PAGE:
If you have a BBC account, but can't remember your password, you'll need to reset it. You can find out how to do that here https://www.bbc.co.uk/usingthebbc/account/how-do-i-change-my-password/.

When registering for a BBC account what information do I need to give? This depends on your age. We ask everyone to provide us with your date of birth, gender and a secure password. For anyone aged 13 and over, we ask users to provide an email address, and let us know if they would like to receive emails about things they’ll love. Your email address lets you reset your password if you forget it. And it means we can get in touch if we need to tell you about something new, like a change to our terms of use. For anyone under 13 years old, we ask you to provide a username, but no email, so it’s important you remember it (as well as your password), because we won’t be able contact you. If you are 18 years or older, we ask for your postcode, and if you are under 18, we ask for your hometown. If you previously used to sign in with a username, you'll need to use your email address from now on if you are over 13. If you previously signed in with Facebook or Google+, we unfortunately do not use these platforms to sign in anymore. If you haven’t signed in to your account in the last year, then it may have been closed unless you have signed in with an email address. If that’s the case, you will need to register for a BBC account again.

We use your age, postcode/hometown and gender to give you relevant local info online and in any email newsletters you sign up for. We also use this information to ensure we are making something for everyone, as part of our public service remit. Some parts of the BBC are only meant for certain ages. We also need to know how old you are to make sure you can use the parts that are meant for you. Find out more about how we use your data here.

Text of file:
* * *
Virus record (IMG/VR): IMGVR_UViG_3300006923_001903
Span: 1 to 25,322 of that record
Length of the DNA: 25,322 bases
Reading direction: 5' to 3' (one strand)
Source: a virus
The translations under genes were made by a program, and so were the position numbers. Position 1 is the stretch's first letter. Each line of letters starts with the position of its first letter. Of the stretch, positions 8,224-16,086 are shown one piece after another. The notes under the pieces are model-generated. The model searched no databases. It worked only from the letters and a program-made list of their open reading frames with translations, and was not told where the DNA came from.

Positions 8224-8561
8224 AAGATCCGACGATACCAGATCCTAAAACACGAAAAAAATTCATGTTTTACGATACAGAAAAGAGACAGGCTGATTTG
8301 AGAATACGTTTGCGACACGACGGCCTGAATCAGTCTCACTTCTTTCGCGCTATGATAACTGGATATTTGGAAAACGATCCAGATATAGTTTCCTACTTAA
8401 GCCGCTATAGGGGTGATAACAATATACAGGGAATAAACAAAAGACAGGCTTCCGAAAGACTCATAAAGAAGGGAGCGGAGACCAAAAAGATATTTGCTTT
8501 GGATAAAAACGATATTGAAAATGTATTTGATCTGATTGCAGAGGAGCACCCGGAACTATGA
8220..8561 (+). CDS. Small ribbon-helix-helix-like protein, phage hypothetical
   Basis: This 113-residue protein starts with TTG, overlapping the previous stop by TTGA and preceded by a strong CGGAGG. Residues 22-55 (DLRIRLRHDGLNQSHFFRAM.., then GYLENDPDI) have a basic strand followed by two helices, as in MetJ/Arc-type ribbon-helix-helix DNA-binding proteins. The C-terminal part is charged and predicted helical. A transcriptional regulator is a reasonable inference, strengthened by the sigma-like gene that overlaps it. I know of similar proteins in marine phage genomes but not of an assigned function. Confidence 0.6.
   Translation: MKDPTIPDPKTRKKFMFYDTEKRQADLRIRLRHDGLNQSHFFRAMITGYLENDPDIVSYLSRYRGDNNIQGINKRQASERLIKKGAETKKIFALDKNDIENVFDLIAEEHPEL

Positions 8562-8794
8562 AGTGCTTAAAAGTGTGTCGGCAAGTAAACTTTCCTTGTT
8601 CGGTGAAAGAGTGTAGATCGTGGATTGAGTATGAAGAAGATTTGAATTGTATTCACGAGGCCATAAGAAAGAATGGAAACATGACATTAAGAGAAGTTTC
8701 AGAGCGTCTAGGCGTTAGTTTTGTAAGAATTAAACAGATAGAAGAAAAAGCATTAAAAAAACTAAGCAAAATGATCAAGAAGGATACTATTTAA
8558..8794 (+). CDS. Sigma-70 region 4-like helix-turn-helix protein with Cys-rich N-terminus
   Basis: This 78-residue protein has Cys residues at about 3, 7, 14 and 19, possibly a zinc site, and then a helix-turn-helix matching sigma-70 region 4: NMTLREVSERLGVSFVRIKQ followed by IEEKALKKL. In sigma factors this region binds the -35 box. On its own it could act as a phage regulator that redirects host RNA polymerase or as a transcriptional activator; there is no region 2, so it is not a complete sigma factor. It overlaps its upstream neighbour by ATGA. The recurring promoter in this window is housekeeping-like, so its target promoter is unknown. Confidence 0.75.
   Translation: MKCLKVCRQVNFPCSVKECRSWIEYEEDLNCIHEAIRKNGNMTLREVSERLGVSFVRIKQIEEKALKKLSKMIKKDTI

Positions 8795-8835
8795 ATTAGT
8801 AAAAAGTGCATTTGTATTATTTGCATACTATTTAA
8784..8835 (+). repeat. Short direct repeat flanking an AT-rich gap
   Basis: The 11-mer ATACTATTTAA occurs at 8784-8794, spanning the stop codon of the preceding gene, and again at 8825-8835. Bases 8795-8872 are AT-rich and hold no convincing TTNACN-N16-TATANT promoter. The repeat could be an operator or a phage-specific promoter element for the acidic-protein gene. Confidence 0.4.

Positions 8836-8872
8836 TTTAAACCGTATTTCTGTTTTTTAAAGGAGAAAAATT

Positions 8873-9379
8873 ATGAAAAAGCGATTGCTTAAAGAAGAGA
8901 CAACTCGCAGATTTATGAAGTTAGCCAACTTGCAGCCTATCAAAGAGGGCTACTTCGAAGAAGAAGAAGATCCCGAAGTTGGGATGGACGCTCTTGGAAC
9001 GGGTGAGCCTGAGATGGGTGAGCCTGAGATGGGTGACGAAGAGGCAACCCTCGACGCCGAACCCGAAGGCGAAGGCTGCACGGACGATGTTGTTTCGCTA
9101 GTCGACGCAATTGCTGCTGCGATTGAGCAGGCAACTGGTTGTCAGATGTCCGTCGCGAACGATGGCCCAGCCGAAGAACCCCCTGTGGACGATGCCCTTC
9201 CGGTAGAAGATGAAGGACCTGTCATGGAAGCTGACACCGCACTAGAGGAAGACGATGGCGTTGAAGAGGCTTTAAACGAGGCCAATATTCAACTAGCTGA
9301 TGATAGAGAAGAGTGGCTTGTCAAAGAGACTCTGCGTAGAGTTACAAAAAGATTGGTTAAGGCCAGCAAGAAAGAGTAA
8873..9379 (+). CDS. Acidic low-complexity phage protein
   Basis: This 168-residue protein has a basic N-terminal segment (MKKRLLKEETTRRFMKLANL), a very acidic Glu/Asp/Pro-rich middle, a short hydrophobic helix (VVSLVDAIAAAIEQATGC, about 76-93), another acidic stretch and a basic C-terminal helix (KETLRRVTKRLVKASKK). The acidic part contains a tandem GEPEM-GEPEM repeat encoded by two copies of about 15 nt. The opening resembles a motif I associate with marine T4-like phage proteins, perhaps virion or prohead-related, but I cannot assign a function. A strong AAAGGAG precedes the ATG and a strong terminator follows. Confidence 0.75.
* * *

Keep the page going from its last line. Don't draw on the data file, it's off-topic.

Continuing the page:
If you decide not to proceed with registering your BBC account then unfortunately you will not be able to cast your vote online, however, you can still always vote via phone. Just watch the show for the phone numbers or visit the website whilst the vote is open for the phone vote information.

If you click on sign in and you are already signed in to your BBC account then you will be directed to the BBC homepage or you will remain on the same page. That means you are ready to cast your vote once it opens here (bbc.co.uk/eurovision).

We have a separate page that can answer your questions around signing in to your BBC account, and also put you in touch with someone if you are unable to find the answer you need. Visit here.

We have a separate page that can answer your questions around registering for a new BBC account, and also put you in touch with someone if you are unable to find the answer you need. Visit here. If you have not used your account in a while and have forgotten your password you will need to click on the 'forgotten password' link before the show to allow enough time for a new password to be sent through. This will only be possible if you provided a valid email address when registering.

If you have any questions about your BBC account you can find some FAQs here which might help.

Yes. It will cost you 15p plus your mobile network’s access charge per vote. The ‘09’ voting numbers should preferably only be called from your landline if you have one. If using your mobile, you should call the MSDC if you can as it will be cheaper at 15p per vote. No access charge is applicable on the MSDCs. If you decide to call the ‘09’ voting numbers from your UK mobile phone then you will hear a non-chargeable message at the start of the call asking you to call the MSDCs instead. If you remain on the line after the message then you will be able to vote for your chosen entrant but your UK mobile telephone service provider will charge 15p plus the network’s access charge per call.

You can decide if you want to receive occasional emails to tell you about BBC programmes and services or not. It's completely up to you. We may personalise them based on your location and how you use the BBC online site, to help you get the most from the BBC. Find out more about the emails here. You can also unsubscribe at any time.

No, you will not be charged to vote online by visiting http://www.bbc.co.uk/eurovision during the live show. Please check your broadband or mobile contract to check the cost of using data services.